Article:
Usually, after the children are organized as a barangay children’s association , ACRE conducts a needs assessment with the children. Their expressed needs have become the basis in implementing programs and services for them. At some point, there were children in their junior and senior high school who were also invited to join in some livelihood training with their parents. In previous years, livelihood training skills such as in foot spa, manicure/pedicure, hair dyeing and make up demonstration were made available and possible for them to learn. Aside from conducting fora or seminar on child’s right and on anti-bullying,  summer activities like week-long bible classes and swimming lessons are also additional activities that the children look forward to every year. These activities are usually facilitated in by the university college students and employees.

Before the COVID pandemic came into the picture, every end of the semester , two or three of the children who showed good leadership  were sent to a city-wide or regional children’s convention organized by an LGU. Yearly, the ERDA Foundation which is the school’s tie-up organization would also invite these child leaders to a national convention in Manila providing them more avenues for learning not only in enhancing their leadership but also as a  venue in sharpening their social skills and strengthening their self-confidence. Liezl as a child leader was among them sent to several training not just locally, but region-wide or in a national level.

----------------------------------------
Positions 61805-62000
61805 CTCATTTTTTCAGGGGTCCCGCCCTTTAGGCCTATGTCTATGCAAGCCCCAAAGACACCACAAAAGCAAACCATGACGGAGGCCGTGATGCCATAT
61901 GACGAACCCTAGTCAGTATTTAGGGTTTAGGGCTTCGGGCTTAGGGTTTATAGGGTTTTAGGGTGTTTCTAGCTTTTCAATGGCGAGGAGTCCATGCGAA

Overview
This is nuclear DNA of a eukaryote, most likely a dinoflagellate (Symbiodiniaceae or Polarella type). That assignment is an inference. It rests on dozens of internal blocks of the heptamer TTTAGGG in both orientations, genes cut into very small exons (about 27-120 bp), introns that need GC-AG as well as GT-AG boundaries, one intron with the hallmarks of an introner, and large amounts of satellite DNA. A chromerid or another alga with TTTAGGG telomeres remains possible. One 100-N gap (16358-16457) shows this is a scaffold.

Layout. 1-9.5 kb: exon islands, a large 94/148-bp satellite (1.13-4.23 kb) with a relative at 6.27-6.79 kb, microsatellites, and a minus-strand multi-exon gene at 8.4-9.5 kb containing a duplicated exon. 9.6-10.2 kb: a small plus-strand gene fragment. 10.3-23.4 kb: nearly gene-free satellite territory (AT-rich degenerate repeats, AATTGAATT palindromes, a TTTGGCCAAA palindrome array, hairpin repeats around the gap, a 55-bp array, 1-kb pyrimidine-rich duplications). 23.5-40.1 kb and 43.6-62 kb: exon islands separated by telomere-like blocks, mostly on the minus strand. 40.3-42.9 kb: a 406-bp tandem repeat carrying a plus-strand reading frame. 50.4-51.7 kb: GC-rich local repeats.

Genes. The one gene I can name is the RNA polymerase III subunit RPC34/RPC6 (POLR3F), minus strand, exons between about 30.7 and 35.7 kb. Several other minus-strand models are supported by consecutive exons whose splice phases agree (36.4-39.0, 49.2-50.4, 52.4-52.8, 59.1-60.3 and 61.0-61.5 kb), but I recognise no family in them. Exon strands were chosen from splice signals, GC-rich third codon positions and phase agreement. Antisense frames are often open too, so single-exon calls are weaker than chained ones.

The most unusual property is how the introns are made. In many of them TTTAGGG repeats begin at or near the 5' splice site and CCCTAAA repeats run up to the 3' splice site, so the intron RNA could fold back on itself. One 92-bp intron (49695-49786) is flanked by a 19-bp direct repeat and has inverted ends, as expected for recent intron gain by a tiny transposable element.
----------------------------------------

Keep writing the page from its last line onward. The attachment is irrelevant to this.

Every year, from January to March remedial classes in English, Math and Science are undertaken to help assisted children especially the slow learners in their academics. Mostly, university faculty and some non-teaching personnel take the responsibility to handle this initiative either as a facilitator, organizer or a resource speaker. ACRE has a regular schedule to visit the school where children are enrolled to monitor the children’s school performance.

As the pandemic continues to threaten the health and safety of every individual, ACRE sees to it that parents are well-organized into smaller groups. Every group is represented by a parent leader who helps monitor children and their progress in school through a group chat. They are the ones who distribute IEC materials on issue which ACRE would like to educate or inform them.

Last month, ACRE did a simple survey to gather feedbacks about the children’s experiences, fears and hopes while doing their modular tasks within the  confines of their homes. To respond to their needs, “Tawag Lang” project was launched. This is providing children with the opportunity to share their  experiences either emotional, spiritual, social, economic or in other forms which trigger them to call a friend or seek advice before things get worst. The project is now in the process of organizing pool of mentors and life’s coaches who can be texted, asked for advices from personal to academic concerns to keep children’s mental health sound and balanced.

Education truly promises a good life. Liezl’s life is a success story resembling a good education initiated by JA-ACRE and complemented by her dedication and perseverance. The ACRE program continues to chart its course so that more souls will be freed from the bondage of poverty by guiding them in the lighted path and with the right education.